There was a slight difference in the percentage of edible species between the HNB and modern Brazil (48 vs. 44%), in which 28 of the 124 edible species from the HNB are no longer consumed in Brazil today, such as Copernicia prunifera (Mill.) H.E.Moore and Ficus gomelleira. On the other hand, some species that were described as medicinal in the past are now part of the Brazilian diet, such as Piper marginatum Jacq. or Senna occidentalis (L.) Link. The decrease in edible plants over time can be related to changes in perceptions about food and recipes since the seventeenth century and demographic changes of the population who consumed these food resources, mostly Tupi-speaking indigenous peoples. As those peoples migrated to other areas, they must have adjusted their plant-based diet to the new environment. According to Medeiros and Albuquerque (2014), the number of food plants in seventeenth-century Brazil was higher than today due to modern cultural taboos that consider these ancient food resources as a sign of poverty. However, Senna occidentalis was not reported in the HNB as an edible plant, but its seeds are roasted as coffee by Brazilians in the northeastern region of Ceará (Lombardo et al. 2009) and in other parts of Brazil (Lorenzi and Matos 2008). Montrichardia arborescens (L.) Schott was an “edible fruit in case of need” (Marcgrave 1648; Piso 1648, 1658), and its fruits are still sporadically eaten today (Schoof 2012). This trend was also reported for eighteenth-century food plants in Suriname, where M. arborescens was consumed by runaway slaves without other food sources, but nowadays only used as fish bait (Andel et al. 2012). The species Ananas comosus (L.) Merr., Bixa orellana, Canna glauca L., Carica papaya L., Syagrus coronata (Mart.) Becc., and Xylopia frutescens Aubl. were not categorized as food in modern Brazil by Medeiros and Albuquerque (2014), but they are still commonly consumed (A. comosus, B. orellana, and C. papaya) or occasionally eaten in Brazil (C. glauca, S. coronata, and X. frutescens) (Mors et al. 2000). Our comparison shows the continuation, to some extent, of vegetable food resources over time. However, some commonly eaten plants in the seventeenth century, such as Spondias tuberosa Arruda and Amaranthus viridis L. had already turned into “emergency food” in the 1920s (Correia 1926–1975), as was also reported for eighteenth-century food plants in Suriname (van Andel et al. 2012).
Transformations in Medicinal Plant Use over Time
The European colonial pharmacopeia was strongly influenced by the input of knowledge acquired from native Brazilians (Carneiro 2011). Several food and medicinal species were incorporated into European Materia Medica, such as Anacardium occidentale L. (Albuquerque et al. 2007) and Passiflora edulis Sims (Cartaxo et al. 2010). Indigenous peoples had a good reputation as healers through the use of wild and cultivated plants (Mors et al. 2000). However, many more species are presently recorded in Brazil today for their therapeutic properties than the 171 medicinal species documented in the HNB. Medicinal plant trade has taken place in Brazil since the Portuguese Jesuits started it in the sixteenth century (Walker 2013), promoting a diffusion of knowledge not only toward Portugal, but also to diverse regions of the country and to the Portuguese Empire. Nowadays, a wide variety of medicinal plants is used in Brazil, in both urban and rural areas (Rates 2001). Taking into account that our literature review covered a larger region than the territories explored by Marcgrave and Piso, the higher number of medicinal plants could be related to the increase in the last decades in ethnobotanical studies (Albuquerque et al. 2007; Bieski et al. 2012; Cartaxo et al. 2010; Coelho-Ferreira 2009; Corrêa 1926–1975; Lorenzi 1998; Lorenzi and Matos 2008) or the recent phytomedicinal development promoted by Brazil’s great floristic diversity and potential for natural drug production (Calixto 2005). On the other hand, local pharmacopeias have changed, and some traditional medicines have been replaced by synthetic products while other uses may have been forgotten.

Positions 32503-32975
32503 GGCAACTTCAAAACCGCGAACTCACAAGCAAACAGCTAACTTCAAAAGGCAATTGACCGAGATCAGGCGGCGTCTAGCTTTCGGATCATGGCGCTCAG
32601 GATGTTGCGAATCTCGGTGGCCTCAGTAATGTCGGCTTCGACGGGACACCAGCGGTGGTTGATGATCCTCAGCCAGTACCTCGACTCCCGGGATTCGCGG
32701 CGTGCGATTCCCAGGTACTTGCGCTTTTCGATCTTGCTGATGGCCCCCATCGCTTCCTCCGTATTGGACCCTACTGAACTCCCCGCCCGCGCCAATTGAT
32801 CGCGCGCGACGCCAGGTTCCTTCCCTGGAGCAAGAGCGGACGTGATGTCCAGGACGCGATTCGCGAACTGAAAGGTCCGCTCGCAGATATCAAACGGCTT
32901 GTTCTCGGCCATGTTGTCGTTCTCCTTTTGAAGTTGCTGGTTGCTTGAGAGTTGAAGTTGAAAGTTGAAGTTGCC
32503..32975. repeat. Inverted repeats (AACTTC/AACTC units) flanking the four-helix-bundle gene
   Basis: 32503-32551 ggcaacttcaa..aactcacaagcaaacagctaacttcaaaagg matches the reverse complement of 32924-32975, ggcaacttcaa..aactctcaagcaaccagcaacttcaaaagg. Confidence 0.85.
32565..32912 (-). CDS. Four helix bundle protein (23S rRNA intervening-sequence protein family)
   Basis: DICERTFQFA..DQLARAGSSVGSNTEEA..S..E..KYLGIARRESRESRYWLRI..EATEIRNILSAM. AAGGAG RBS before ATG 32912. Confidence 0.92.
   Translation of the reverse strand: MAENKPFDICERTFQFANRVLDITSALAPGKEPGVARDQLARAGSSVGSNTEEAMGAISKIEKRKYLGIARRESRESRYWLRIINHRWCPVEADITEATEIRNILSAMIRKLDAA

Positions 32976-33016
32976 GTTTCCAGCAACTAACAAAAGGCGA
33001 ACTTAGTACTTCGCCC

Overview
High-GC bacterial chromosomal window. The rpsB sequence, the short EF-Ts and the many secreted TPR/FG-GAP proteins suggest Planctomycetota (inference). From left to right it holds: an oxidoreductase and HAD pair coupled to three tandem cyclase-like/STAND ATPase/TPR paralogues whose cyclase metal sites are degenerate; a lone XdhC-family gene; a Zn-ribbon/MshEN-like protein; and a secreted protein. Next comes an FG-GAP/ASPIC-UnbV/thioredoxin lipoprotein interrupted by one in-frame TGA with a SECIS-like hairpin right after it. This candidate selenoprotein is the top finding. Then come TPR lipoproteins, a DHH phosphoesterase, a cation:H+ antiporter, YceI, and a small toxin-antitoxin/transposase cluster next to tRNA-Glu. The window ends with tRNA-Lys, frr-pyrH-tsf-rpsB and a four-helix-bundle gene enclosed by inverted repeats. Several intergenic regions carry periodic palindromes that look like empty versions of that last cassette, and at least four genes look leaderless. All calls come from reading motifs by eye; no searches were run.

Most of the plant species documented by Marcgrave and Piso kept their function and their use was often extended to other categories. Cascabela thevetia (L.) Lippold was powdered and mixed with tobacco or food to produce its highly toxic effects (Piso 1648, p. 49), while in the twentieth century, it was still considered as a paralyzing poison, but mainly planted as an ornamental (Corrêa 1926). Other medicinal plants from the HNB treat different ailments today than in the past. The resin and oil squeezed from Schinus molle L. was used as poultice for cold affections: “The tree’s astringent and warm leaves are used in baths, both to heal the body and to obtain pleasure” (Piso 1648, p. 64). Piso based his terminology on the hot–cold Hippocratic humoral theory that still prevailed in the seventeenth century, prescribing warm plants to heal cold diseases and vice versa. S. molle oil was later indicated for corneal diseases and tumors arising from arthritis or syphilis, while leaves were used against rheum, ulcers, and wounds (Corrêa 1926–1975). Plants that were once used to heal skin ulcers and wounds have now been replaced by antibiotics and antiseptic creams. Brazilians use fewer plants as antipoison treatments today, despite the high occurrence of snakebites, a serious public health issue, especially in rural areas (Feitosa et al. 2015). The observed transformations in medicinal use can be explained by changes in the perception of health and illness since the development of modern medicine and the introduction of new terms for diseases since 1648 (van Andel et al. 2012).